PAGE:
AG 2 year plan

Conveniently, the program has 35 units, so if you really need to move through the program in one year, you can schedule out one unit per week for your student.

Even within the program, the authors give tips on how to move through the program (especially the first 10 units) at a faster clip for those students who have a firmer foundation on grammar basics.

Like I said, lots of flexibility.

How It Works:

A week of Analytic Grammar with the Companion DVDs looks like this:

Day 1: Watch DVD and do Exercise 1.  On the DVD, Ms. Finley or Ms. Karl will walk the students through the Notes page for each unit.  Here is an example of a notes page:

notes page 1 notes page 2

Let me just say that having the Companion DVD set makes Analytical Grammar work for us.  Even though the instructors are just talking through the pages, they are able to add some additional helps and tricks, which greatly increased our comprehension of the material.  Also, reading through several pages of grammar information can be difficult for auditory learners, so the DVD set is hugely helpful to walk students through the page and explain information. Each DVD lesson is approximately 10 minutes.

After the explanation, Ms. Finley (our her daughter, Erin Karl) walked Ben through the first couple worksheet sentences. I love that she actually models the thought process students need to go through in order to understand and complete the work. If the exercise worksheets contain different types of tasks, she walks students through that as well.  Students then pause the DVD, complete the lesson tasks themselves, then re-start the DVD to check their work.

Here’s a screen shot from the DVD which shows how she walks students through the lesson:

still from DVD

Day 2: Correct Exercise 1 (about 20 min. of time), and have student complete Exercise 2

Day 3: Correct Exercise 2 and have student complete Exercise 3

Day 4: Correct Exercise 3.  There is an optional  section called Skills Support with many lessons.  These are passages of literature used to incorporate the grammar concept.  If you want, assign that exercise on this day.

Day 5: Correct Skills Support and give test.

Day 6: Correct Test with student.  Watch DVD and do Exercise 1 of next lesson.

The Teacher’s Guide gives plenty of suggestion on speeding up this process as well as “testing out” your student on different concepts.

How It Worked For Us:

First of all, let me be honest and say that this is not our first experience with Analytical Grammar.  I had tried it with Ben when he was in 6th grade, hoping to make it through the program and have a grammar expert by the end of 8th grade.  At the time, I do not think the DVDs were available, and he and I had a hard time working through it.  Even through Ben has used a grammar program since 1st grade and even though he did well on the assignments, it is something that just does not stick in his brain form more than a few weeks.  Following the guide, Ben and I would read through the Notes page, which has the bulk of information about the grammar concept being learned. But really, just reading it through did not help Ben to understand it. We really floundered with the first unit, and after many tears, sold it and moved on.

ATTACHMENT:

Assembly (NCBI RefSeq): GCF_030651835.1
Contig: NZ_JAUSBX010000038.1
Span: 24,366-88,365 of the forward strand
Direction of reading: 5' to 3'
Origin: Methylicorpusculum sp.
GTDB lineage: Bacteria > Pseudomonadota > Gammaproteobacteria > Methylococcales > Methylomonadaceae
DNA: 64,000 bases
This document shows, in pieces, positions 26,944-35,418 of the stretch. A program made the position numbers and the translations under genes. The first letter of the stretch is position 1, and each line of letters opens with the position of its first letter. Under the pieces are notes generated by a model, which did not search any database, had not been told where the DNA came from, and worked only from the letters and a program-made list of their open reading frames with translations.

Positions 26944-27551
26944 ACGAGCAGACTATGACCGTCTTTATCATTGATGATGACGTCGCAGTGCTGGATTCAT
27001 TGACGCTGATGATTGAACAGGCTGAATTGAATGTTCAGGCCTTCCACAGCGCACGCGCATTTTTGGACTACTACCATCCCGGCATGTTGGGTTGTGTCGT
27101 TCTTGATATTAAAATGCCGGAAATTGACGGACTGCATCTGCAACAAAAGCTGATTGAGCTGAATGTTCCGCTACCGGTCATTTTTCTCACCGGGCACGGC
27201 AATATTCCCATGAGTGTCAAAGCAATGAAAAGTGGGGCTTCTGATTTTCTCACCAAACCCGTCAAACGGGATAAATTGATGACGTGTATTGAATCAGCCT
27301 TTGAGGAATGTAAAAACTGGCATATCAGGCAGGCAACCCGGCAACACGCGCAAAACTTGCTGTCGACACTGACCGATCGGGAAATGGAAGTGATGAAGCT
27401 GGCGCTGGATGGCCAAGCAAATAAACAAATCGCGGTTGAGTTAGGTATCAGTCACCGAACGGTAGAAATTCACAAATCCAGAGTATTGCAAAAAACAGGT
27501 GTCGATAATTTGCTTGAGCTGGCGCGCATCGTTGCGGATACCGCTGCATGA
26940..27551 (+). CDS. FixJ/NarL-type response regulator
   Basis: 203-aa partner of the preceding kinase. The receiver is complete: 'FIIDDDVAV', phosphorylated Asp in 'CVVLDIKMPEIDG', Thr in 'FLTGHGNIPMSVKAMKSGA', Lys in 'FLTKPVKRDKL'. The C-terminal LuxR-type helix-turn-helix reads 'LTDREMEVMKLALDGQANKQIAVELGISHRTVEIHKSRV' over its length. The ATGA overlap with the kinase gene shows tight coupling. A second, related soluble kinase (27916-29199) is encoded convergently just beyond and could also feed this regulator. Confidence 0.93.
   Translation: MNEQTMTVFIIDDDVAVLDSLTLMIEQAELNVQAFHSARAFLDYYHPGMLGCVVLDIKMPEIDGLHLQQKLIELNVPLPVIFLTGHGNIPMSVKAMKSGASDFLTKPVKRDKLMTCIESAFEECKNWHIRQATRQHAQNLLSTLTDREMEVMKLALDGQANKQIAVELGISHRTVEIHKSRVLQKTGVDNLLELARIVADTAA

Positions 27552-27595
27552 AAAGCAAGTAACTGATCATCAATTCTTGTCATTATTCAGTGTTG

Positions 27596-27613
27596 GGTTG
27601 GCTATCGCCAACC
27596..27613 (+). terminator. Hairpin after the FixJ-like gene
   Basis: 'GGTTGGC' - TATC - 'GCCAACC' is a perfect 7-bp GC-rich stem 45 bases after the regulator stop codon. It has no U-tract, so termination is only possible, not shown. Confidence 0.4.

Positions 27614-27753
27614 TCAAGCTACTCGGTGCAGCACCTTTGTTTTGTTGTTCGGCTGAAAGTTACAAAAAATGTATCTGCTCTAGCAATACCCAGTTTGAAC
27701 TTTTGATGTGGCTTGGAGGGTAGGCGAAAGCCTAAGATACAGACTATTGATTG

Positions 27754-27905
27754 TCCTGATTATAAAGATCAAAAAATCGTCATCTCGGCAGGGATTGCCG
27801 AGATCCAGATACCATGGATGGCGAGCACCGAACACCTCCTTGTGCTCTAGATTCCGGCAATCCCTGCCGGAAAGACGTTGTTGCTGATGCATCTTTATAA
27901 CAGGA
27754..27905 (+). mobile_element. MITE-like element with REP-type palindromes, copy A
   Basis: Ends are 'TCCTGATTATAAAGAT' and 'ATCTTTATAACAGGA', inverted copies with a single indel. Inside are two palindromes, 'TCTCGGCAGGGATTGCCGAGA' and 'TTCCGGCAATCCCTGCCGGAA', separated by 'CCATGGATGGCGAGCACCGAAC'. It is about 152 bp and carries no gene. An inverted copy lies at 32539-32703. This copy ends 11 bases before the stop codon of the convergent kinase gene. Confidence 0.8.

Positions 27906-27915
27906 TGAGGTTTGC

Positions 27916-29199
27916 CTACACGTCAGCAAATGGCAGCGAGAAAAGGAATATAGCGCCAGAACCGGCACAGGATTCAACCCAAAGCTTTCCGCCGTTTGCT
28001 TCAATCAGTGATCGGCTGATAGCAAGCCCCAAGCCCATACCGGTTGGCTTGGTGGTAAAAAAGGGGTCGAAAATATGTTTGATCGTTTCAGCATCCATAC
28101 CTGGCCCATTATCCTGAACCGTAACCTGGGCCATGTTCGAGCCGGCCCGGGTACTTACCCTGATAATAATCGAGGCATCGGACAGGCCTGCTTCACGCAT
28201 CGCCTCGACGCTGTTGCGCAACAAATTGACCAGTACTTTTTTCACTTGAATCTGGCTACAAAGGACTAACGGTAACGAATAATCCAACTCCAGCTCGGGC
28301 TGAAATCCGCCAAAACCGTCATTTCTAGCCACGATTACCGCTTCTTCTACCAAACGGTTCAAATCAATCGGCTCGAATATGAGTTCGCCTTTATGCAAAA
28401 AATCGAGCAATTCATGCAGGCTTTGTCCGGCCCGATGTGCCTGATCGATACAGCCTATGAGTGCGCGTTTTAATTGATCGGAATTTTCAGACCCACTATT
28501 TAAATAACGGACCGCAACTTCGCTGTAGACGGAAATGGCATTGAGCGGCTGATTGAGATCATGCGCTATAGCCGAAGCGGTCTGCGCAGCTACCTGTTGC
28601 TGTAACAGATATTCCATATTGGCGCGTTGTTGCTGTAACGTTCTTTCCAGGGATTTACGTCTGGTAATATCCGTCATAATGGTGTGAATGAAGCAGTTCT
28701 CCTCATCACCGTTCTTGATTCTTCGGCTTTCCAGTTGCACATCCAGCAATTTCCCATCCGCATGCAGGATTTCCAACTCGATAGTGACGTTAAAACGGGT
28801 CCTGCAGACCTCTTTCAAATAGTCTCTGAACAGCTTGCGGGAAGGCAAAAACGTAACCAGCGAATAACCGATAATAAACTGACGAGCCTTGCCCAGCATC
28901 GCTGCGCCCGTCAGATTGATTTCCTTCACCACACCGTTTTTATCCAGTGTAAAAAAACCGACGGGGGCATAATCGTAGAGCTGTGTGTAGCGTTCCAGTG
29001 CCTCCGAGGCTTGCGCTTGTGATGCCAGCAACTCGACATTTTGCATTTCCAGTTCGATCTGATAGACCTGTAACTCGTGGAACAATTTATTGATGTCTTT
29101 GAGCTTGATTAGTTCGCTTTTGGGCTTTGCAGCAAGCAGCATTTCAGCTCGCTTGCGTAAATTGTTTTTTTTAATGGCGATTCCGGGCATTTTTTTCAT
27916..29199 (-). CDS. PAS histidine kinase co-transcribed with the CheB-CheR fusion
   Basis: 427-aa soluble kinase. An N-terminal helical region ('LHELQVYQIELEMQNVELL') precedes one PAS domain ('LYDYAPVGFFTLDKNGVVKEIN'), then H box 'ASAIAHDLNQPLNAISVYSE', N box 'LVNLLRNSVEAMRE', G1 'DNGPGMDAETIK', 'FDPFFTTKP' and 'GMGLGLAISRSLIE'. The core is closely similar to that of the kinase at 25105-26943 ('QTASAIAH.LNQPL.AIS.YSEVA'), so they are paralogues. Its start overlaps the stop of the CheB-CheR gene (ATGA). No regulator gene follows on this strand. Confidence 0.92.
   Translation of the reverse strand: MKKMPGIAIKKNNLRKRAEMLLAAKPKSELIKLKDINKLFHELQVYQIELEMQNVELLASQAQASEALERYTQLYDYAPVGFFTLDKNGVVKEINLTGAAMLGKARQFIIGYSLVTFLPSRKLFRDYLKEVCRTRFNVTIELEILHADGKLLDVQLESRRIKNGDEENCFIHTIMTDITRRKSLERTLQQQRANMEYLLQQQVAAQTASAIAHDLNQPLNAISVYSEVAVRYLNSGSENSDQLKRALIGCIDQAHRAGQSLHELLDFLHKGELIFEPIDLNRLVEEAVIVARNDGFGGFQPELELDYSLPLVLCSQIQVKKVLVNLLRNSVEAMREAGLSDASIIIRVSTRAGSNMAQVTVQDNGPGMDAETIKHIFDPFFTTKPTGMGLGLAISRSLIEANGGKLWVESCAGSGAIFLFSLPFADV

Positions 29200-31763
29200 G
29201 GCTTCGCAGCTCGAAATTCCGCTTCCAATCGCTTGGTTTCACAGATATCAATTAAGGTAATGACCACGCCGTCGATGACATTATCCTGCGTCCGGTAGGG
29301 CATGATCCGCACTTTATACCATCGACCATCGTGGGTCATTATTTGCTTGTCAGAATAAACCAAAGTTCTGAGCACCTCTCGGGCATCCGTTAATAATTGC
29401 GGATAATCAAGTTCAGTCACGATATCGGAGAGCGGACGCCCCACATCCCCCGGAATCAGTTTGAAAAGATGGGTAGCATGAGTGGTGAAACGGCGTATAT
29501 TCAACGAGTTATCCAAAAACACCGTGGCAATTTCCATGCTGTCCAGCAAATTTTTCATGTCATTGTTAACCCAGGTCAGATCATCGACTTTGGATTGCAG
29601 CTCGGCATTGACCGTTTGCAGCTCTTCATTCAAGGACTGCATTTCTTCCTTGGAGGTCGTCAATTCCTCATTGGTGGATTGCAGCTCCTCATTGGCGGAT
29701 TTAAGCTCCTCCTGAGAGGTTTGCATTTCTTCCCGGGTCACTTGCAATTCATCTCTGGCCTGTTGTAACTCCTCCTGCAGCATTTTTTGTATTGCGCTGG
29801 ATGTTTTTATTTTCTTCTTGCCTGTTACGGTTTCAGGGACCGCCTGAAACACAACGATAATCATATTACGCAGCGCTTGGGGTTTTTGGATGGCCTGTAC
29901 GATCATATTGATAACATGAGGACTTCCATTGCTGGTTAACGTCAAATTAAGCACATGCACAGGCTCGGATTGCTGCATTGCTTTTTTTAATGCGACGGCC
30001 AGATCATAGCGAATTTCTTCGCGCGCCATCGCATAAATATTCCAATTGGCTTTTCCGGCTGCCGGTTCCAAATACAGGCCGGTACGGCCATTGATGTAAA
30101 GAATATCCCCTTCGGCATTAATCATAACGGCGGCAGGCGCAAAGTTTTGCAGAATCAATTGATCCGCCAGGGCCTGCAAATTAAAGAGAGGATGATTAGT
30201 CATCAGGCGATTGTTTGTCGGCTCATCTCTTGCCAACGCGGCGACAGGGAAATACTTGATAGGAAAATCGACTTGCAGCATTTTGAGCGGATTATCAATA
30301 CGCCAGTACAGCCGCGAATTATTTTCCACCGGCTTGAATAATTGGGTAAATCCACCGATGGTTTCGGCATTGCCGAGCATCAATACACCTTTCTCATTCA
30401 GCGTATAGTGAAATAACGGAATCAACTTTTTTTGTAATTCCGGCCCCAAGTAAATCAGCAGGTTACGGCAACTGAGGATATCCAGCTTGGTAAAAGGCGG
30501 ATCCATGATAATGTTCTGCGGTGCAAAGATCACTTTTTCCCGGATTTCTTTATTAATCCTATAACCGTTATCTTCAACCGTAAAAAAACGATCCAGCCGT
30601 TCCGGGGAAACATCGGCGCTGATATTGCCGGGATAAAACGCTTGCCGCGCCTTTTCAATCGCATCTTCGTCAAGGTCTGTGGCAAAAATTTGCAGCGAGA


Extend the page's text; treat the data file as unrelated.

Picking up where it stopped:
But, this time, the Companion DVDs are making this program a “keeper.”  At least for me, I have a much better understand of how to teach grammar after using various resources with all three of my boys.  The DVD allows me to learn how Analytical Grammar works and to help him when questions arise. The DVDs are helping me to be better at grammar, but also better at teaching the concepts. 

2014-07-29 09.42.12Because it is summer and we’ve been using the program between vacations and soccer games and water park visits, I have used some of the suggested short cuts to progress Ben through the beginnings of the program.  Our day doesn’t look much different than what is recommended in the guide, but I have taken the liberty to assign just odd (or even) sentences;  if he is having some problems with those sentences, I might add in a few more of the even (or odd).  A couple times, I asked Ben to do the first half of the sentences, then added one or two more after we corrected his work. 

The guide recommends having an open book testing policy, which might feel uncomfortable at first.  Yes, the authors want the students to use the Unit Notes as a reference while they are testing (remember, these pages can be put in a thin 3-ring binder as a reference for high school or even coil bound).  As someone who always did a lot of writing in high school and college (as well as after college), I have often had some sort of style guide or reference to use for my projects.  Rather than worry about recall mastery, student are learning grammar progressively as well as learning to look things up along the way.  That is a good skill to teach students.

 

My recommendations & thoughts:

I am very, very happy to have this curriculum for Ben; he is going to use it this year (we may divide it into a two year program and get the American Literature Reinforcement book).  For us the make-it-or-break-it item is the DVDs.  Without them, we would probably still be having a hard time using the program.  Since grammar is something that is not natural for him (and not something he is interested in), the Companion DVD provides a way for him to access his excellent auditory learner skills and understand the information better.  I don’t think parents should use the DVD as a crutch;  watch it with your students.  I think the Finley/ Karl combination will help you to understand what is being taught and will improve your own teaching skills.